Sramana Mitra: What is very successful?
Bobbi Kurshnan: What do you define as very successful?
Sramana Mitra: What I’m trying to gauge is are these going to be self-sustaining venture-funded companies. Is it going to be possible for these companies to grow at a rate where it makes sense for angels and VCs to invest in them?
Bobbi Kurshnan: No, if I don’t see a company that goes from minimal revenue to a run rate $100,000 a month in three years, then I’m not seeing a model that works.
Sramana Mitra: Are you saying that these companies that you’re talking about are showing that kind of a run rate?
Bobbi Kurshnan: They’re showing that they can get there. Whether that happens depends on a lot of assumptions. I want to take them from the first half a million to a million and a half in year two to five million in year three.
Sramana Mitra: This is what I’m questioning. Maybe they can get to $5 million not in three years but in five years. But they’re not these hyper growth companies. I guess I have a huge question mark whether EdTech companies should be venture funded.
Bobbi Kurshnan: I think you can ask the same thing about a lot of industries. I think it’s very difficult to grow an EdTech company. I’m not looking for a company that will go out and do an IPO. I’m not looking for a company that’s going to a revenue of $100 million. It’s not going to happen.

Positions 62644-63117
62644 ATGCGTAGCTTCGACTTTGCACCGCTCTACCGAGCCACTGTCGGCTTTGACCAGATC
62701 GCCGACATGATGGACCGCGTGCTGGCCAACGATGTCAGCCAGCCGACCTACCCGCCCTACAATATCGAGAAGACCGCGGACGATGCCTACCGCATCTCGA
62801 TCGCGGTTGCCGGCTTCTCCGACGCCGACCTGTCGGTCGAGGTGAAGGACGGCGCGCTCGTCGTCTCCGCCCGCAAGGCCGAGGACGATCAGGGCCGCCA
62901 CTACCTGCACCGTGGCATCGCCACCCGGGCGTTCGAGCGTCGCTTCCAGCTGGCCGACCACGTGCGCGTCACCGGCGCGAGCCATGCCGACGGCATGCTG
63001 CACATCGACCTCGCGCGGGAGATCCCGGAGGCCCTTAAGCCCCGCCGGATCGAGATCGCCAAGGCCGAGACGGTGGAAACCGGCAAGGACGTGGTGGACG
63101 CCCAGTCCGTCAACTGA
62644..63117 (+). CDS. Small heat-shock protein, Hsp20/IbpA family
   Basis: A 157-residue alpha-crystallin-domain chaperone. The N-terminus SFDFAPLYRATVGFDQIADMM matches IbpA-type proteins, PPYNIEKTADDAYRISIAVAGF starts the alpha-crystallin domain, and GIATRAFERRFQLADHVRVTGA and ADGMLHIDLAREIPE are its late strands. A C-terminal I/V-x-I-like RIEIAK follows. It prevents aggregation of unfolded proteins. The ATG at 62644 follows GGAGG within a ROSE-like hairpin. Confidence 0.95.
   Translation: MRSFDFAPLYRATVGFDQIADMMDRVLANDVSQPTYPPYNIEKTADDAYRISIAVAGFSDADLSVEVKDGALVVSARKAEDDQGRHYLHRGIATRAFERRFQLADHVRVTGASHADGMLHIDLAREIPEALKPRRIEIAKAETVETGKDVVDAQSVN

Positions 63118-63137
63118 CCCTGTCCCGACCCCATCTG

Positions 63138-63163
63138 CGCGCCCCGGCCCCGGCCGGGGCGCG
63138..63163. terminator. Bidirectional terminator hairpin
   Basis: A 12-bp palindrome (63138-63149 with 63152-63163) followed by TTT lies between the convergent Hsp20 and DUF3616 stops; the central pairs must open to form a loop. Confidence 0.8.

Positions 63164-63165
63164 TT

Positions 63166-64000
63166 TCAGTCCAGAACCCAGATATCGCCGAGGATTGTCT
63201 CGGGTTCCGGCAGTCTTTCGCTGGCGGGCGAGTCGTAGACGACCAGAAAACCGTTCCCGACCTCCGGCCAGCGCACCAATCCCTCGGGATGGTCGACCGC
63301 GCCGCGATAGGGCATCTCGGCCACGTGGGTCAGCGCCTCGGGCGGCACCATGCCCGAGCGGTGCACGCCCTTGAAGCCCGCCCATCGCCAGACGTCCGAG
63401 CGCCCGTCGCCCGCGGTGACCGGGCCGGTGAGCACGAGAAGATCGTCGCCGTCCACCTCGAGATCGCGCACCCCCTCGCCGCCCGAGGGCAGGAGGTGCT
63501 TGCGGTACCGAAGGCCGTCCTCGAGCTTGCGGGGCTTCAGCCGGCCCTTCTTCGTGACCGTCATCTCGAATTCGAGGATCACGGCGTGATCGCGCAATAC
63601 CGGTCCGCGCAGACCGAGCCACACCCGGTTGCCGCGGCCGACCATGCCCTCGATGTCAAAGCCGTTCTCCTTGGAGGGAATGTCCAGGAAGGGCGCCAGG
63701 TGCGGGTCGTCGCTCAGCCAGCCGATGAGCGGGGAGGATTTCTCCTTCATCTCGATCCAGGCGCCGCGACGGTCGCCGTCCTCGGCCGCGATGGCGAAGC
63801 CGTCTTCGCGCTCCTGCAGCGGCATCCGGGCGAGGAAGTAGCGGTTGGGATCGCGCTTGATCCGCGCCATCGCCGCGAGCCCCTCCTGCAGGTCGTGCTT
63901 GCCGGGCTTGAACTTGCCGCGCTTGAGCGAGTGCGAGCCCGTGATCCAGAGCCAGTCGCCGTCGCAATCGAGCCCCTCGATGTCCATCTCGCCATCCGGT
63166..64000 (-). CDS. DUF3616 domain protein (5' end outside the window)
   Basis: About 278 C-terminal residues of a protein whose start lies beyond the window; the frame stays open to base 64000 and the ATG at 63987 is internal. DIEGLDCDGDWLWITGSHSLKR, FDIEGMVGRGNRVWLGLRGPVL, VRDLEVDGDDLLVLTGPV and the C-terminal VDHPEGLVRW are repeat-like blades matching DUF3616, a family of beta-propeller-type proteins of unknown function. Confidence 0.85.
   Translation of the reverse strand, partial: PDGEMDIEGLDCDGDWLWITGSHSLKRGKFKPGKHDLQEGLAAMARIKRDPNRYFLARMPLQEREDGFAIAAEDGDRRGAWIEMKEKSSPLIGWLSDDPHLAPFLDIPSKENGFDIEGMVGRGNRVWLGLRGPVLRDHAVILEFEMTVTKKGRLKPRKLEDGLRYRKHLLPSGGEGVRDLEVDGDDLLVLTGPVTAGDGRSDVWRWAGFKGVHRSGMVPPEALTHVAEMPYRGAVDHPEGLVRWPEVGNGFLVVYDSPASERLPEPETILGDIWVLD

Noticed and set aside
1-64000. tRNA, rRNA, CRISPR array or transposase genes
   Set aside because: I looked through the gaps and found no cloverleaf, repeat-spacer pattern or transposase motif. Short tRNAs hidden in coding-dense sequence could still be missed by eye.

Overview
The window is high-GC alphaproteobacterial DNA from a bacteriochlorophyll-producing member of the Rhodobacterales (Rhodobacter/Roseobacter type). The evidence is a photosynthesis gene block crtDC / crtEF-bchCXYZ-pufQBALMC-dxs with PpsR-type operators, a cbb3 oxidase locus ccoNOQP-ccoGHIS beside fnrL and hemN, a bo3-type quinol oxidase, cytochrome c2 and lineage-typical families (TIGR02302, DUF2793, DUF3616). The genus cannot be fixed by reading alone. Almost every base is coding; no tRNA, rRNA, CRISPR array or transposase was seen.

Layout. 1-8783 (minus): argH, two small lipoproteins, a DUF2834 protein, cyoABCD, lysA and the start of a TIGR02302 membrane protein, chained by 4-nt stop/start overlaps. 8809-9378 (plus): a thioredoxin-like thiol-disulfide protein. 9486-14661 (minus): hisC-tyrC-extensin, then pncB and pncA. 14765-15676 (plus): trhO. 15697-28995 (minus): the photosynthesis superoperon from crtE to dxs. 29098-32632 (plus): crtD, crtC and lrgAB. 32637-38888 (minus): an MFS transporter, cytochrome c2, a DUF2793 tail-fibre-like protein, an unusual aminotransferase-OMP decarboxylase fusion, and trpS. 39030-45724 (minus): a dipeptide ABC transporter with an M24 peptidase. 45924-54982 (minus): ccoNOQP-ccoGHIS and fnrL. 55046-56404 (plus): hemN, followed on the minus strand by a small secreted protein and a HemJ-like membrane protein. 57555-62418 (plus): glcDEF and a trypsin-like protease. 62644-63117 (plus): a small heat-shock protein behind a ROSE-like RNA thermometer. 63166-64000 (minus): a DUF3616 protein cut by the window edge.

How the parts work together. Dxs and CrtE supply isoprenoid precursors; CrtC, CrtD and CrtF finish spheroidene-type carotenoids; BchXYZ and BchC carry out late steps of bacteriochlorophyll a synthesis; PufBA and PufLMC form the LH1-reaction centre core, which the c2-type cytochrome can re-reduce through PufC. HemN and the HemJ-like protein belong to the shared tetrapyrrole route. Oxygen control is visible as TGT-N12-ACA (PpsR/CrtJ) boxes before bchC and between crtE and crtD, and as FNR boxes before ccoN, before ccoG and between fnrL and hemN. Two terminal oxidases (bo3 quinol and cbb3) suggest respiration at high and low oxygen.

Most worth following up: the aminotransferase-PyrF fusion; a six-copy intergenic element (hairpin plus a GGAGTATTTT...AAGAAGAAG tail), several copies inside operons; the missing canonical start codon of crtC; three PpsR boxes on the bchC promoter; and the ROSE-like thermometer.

I’m looking for a company that can be significantly brought into the $50 million to $75 million range, which I’ve done. I’m looking for companies that are going to have a double bottom line. I don’t know if you read my blog in Forbes a few weeks ago where I talked about the fact that the way we’re looking at EdTech companies is wrong. It’s a different criteria of what success is.
Sramana Mitra: Right. I think I agree with you that you need a different style of investors to invest in EdTech. It’s not the traditional VCs. For traditional VCs, success is about getting from zero to $100 million in five to seven years. I don’t think EdTech can do that by and large. Maybe there are a few exceptions here and there, and I don’t now which ones they are. They are not in K-12. There are some exceptions in Pluralsight and Lynda.
Bobbi Kurshnan: I have a K-12 company that’s on that track.
Sramana Mitra: Let’s talk about that. That’s what’s interesting to learn about.
Bobbi Kurshnan: I have a company called Raise. It’s providing college access and scholarships to colleges based on giving out micro-scholarships early on. We put money in when it had just raised $11 million on a $40 million pre-money. It has grown to revenue of $5 million in two years. I have a couple of others in the same space that are doing pretty well. I have a robot company that’s looking at robotics learning in curriculum. It’s bootstrapped. It’ll probably do around $9 million this year.